a work in progress

the trouble with comparisons

We’ve all heard the colloquialism “comparison is the thief of joy.” Is there a more appropriate sentiment for those living in chronic pain? I remember a time when comparisons used to fuel me. I wanted to train harder so that I could beat my times on the track, or study longer so that I could raise my GPA. I would set goals for myself based on the performance of those around me, firmly believing in that method of gauging my success.

At some point in the last few years how I spend my time has drastically changed. Let’s take today, for example, which has been largely unproductive. After determining last night that I would not be leaving town today, I realized I had most of the day open to do whatever I wish. Usually on a Saturday in Spring that means lying out in the sun while I do laundry. Unfortunately, it’s drizzly and cloudy in New Orleans today, so I’m just lying around the house in leggings and the tee in which I slept (while the washer and dryer are running), trying desperately to  muster the energy to run the single errand I need to today.

So let’s say I do, at some point, successfully run that one errand, and that the laundry eventually gets done. Maybe I’ll even have the stamina to vacuum and mop the floors, but that’s a big maybe today. When I’m at dinner with my friend tonight or talking to my boyfriend later, each will inevitably ask that question “What did you do today?” I will likely answer in a way that inflates the bit I accomplished that looks good, and minimize the things that expose my laziness. I will find a way to make it seem like the housework and errands took all day, rather than the truth that it only took a couple of hours, and watched Teen Mom 2 the rest of the day. I won’t say that I actually scheduled my bath like some schedule a lunch date and that the thought of having to blow-dry my hair loomed over me the entire day.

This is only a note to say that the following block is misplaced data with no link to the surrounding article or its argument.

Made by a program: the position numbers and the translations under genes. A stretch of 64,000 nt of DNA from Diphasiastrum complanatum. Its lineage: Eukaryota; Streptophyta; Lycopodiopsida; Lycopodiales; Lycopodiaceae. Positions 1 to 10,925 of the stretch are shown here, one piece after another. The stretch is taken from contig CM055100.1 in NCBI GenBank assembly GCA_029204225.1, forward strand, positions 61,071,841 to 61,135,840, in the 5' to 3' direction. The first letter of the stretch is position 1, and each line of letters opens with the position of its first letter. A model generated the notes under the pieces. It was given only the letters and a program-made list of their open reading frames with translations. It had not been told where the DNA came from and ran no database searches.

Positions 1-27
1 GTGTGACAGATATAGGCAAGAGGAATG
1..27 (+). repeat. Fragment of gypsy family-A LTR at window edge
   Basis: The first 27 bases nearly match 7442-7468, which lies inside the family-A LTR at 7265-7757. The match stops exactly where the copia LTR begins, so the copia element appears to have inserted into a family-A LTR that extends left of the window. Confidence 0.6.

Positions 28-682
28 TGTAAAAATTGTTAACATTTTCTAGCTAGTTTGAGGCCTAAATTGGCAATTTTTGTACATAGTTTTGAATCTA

When I step back and think about why I behave this way, I’m pretty disappointed in myself and my inability to have an honest interaction with others when it comes to my productivity, or my pain, for that matter (but let’s just take this one at a time, shall we?). Of course, there is that rare occasion when I tell someone “Today’s just been a bad day and I have barely been able to get dressed.” (And usually I say it so flippantly, as if being unable to put clothes on is hysterical, that the person with whom I’m speaking ends up laughing with me.) Those times I openly share are rare, however, and really only follow a weekend when I traveled, was overly busy, or had a clear excuse concerning why I was hurting.

But that’s just the problem, isn’t it? Why do I feel I need a reason to justify my pain, and why do I have the need to feel productive each day?  In the middle of writing this post, my best friend called and I learned that she has already cooked two meals, completed a slew of errands, and accomplished some yard work today. I haven’t even put a bra on! Can we all just agree that “What did you do today” is a rude question and should never be asked??

I’m going to try not to worry about what she’s done today, and what other friends and family are inevitably accomplishing. I’m going instead to find solace in knowing that I at least published this blog post, and that a maximum of ten people will read it before the weekend is up.

%d bloggers like this: